Art. V. Horst on Demonology and Witchcraft. P. 429-433. Account of author-his inconsistency-slight history of subject, with anecdotes.

ART. VI. Thomas Paine. P. 434-445. Whydragged into notice-real littleness of such beings-Paine the

wothless model of a worthless sect-outline of his life-Lord Er. skire's speech, touching “ the Age of Reason,” quoted with high apphuse-contrast between infidels and Christiansextensive and deplorable influence of former-life of Paine the proper comment on his principles.

ART. VII. Napoleon in 1815. P. 446-483. Ironical congratulation-Fleury, how good and great and innocent a creature—his devotion to Napoleon,

how judicious—his Memoires, how justly severe against French ingratitude-Napoleon very ill used, abandoned by the nation-vile Bourbons--Napoleon an angel

, and had no ambition !-how sweetly engaged in Elba, and yet waiting a crisis--Monsieur Z. a notable personage introduced_his advertures in behalf of Napoleon-identified with return to France --Fleury liable to posthumous visitations of 2–interesting conversations and anecdotes of Napoleon after return from Elba-young Napoleon, a wonderful creature, and wonderfully resuscitated Napoleon sorely lectured by his advisers--Fleury talks of Waterloo, and is very wise on the subject--anecdotes--a precious trio to suca ceed Napoleon !-irony gives place to serious considerations.


Ant. I. Tour in the Highlands. P. 487–510. Worthlessness of most works on same topic—this a fair exception

its merits and defects—difficulty of treating of Highlan:ls and peo, ple explained--route of author-judicious remarks on Gælic language-common error of works on the Highlands exposed-clanship candidly considered-former conduct of legislature scrutinized and censured-allowances to be made for Highlanders-character. istic story--affair of Glenco reprobated-cordial relation between chief and clan, and its probable benefits-Highlanders commended, and clanship vindicated_a descriptive extract.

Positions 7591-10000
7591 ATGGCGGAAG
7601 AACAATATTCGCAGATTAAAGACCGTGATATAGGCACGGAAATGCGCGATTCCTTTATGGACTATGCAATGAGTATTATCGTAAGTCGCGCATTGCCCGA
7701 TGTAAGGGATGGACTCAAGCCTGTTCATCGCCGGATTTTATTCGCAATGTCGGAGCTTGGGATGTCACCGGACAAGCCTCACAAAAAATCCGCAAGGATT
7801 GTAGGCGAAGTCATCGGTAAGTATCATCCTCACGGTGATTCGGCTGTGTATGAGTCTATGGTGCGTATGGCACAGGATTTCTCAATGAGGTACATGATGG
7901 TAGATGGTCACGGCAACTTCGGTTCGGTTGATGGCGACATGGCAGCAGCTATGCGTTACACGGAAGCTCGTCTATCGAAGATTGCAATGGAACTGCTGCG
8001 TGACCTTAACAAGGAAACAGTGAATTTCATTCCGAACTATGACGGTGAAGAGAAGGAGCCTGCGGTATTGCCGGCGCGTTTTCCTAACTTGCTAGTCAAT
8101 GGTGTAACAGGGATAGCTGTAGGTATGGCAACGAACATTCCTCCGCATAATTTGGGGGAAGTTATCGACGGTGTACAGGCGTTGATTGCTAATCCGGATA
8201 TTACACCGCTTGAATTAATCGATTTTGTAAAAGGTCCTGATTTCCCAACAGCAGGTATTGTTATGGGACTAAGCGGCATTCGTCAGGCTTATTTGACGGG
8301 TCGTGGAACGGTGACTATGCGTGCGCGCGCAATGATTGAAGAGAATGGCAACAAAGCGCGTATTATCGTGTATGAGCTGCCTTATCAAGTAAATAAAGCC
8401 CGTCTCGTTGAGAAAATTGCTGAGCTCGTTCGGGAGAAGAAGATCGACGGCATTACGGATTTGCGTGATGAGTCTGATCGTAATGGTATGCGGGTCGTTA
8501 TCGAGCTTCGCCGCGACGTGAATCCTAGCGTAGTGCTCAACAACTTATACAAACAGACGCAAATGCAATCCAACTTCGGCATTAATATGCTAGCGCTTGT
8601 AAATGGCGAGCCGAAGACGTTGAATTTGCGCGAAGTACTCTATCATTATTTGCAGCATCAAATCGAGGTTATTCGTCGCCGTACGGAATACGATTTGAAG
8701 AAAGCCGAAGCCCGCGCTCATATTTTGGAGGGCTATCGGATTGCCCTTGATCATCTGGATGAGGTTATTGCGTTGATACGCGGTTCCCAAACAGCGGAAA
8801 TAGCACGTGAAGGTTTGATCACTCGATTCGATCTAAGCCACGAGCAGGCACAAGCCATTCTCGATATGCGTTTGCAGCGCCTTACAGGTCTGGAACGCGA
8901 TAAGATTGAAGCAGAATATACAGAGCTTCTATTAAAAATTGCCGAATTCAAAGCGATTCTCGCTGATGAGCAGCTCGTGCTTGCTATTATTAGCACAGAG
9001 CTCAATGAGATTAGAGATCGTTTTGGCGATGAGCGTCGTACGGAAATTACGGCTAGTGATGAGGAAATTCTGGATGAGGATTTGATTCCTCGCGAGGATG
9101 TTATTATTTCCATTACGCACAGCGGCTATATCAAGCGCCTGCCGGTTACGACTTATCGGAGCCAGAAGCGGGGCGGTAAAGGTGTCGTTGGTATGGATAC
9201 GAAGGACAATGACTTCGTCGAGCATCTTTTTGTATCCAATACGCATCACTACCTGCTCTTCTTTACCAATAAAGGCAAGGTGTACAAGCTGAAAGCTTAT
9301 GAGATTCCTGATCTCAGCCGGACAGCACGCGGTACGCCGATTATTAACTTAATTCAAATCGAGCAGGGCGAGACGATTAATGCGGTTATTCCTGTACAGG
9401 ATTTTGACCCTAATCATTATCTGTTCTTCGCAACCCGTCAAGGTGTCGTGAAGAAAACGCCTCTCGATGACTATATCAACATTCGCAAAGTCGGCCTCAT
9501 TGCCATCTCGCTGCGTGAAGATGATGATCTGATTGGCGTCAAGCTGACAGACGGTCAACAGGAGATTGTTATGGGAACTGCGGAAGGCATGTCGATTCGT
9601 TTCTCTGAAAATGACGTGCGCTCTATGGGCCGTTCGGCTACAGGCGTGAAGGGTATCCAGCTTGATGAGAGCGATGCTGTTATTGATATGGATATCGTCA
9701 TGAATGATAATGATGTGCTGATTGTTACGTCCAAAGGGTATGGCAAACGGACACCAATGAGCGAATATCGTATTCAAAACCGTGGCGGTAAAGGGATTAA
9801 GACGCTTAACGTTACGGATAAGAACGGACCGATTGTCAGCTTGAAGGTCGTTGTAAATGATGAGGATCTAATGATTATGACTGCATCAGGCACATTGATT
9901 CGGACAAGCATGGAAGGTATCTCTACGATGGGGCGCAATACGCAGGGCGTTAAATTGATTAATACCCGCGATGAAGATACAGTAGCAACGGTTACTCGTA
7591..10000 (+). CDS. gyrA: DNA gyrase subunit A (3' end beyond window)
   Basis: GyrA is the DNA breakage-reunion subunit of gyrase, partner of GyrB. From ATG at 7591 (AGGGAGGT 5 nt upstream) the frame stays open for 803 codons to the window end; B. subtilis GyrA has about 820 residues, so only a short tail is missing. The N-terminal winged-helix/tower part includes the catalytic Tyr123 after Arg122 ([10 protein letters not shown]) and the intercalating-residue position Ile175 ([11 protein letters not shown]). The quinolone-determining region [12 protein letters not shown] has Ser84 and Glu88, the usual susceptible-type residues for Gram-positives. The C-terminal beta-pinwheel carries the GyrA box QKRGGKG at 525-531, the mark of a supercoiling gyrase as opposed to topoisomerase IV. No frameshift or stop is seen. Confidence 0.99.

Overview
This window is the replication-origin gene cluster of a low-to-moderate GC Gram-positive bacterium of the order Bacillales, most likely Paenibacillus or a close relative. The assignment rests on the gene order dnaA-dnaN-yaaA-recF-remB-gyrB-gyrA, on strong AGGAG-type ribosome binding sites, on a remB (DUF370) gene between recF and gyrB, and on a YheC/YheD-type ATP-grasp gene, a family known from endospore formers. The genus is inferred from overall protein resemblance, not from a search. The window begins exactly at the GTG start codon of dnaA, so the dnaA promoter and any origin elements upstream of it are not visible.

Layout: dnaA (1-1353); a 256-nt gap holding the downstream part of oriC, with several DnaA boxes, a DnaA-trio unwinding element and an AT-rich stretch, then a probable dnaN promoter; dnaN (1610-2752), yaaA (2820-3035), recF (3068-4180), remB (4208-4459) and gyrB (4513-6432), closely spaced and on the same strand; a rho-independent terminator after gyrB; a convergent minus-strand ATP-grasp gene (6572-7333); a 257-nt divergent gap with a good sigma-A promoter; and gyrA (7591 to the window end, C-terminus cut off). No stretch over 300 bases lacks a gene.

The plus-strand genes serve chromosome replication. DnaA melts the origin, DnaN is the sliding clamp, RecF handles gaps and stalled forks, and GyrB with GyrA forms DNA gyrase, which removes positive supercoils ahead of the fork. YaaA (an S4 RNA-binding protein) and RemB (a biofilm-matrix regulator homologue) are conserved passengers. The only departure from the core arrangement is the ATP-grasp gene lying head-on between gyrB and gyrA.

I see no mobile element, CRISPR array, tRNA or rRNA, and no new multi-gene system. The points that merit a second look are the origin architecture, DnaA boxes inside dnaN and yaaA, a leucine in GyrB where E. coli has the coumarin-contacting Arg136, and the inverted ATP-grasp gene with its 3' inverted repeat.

ART. II, Jacobite Relics. P. 510-525.
Previous expectations-nature and character of the relics considered

division of them proposed-various specimens, with remarks-valedictory close.

ART. III. Burckhardt's Travels in Nubia P. 525–551. Geography of Africa, how deserving of cultivation—and how fatal

Burckhardt patronized by African Association-accepted-his preparatory discipline-general abstract of his travels--account of his death-value of his reports--details of his most important information, with extracts, relative to Syria ; the Bedouins ; country about the Nile; Nubia ; the Shegya; the Ababde ; the Semoun ; Ber. ber; Damer ; Shendy; condition of slaves ; Souakindation of work. ART. IV. Wilkinson's Account of Wallachia and Moldcvia.

P. 552–574. Historical sketch of Dacia-early and present state of the provin,

ces-various particulars noticed, as Hospodars : Boyars; population; character and moral state of inhabitants ; frequency of divorce ; condition of peasants ; gypsies ; climate ; seasons ; productions ; towns ; relative state of provinces-intercourse with foreigners-abstract of curious document,

Art. V. Memoir of Charles Louis Sand. P. 575-591. Great interest and political import of Kotzebue's fate-virtues of the

assassin show the malignity of the system which unhinged themprobable extension of that system-author of work reprehended and chastised-comparison of Congress of Vienna and Bonaparte -author too much countenanced in his absurdities and vicious sentiments-spirit of British people in 1815 vindicated-author well disposed to radicalism--his sophistical and base remarks on assassination exposed.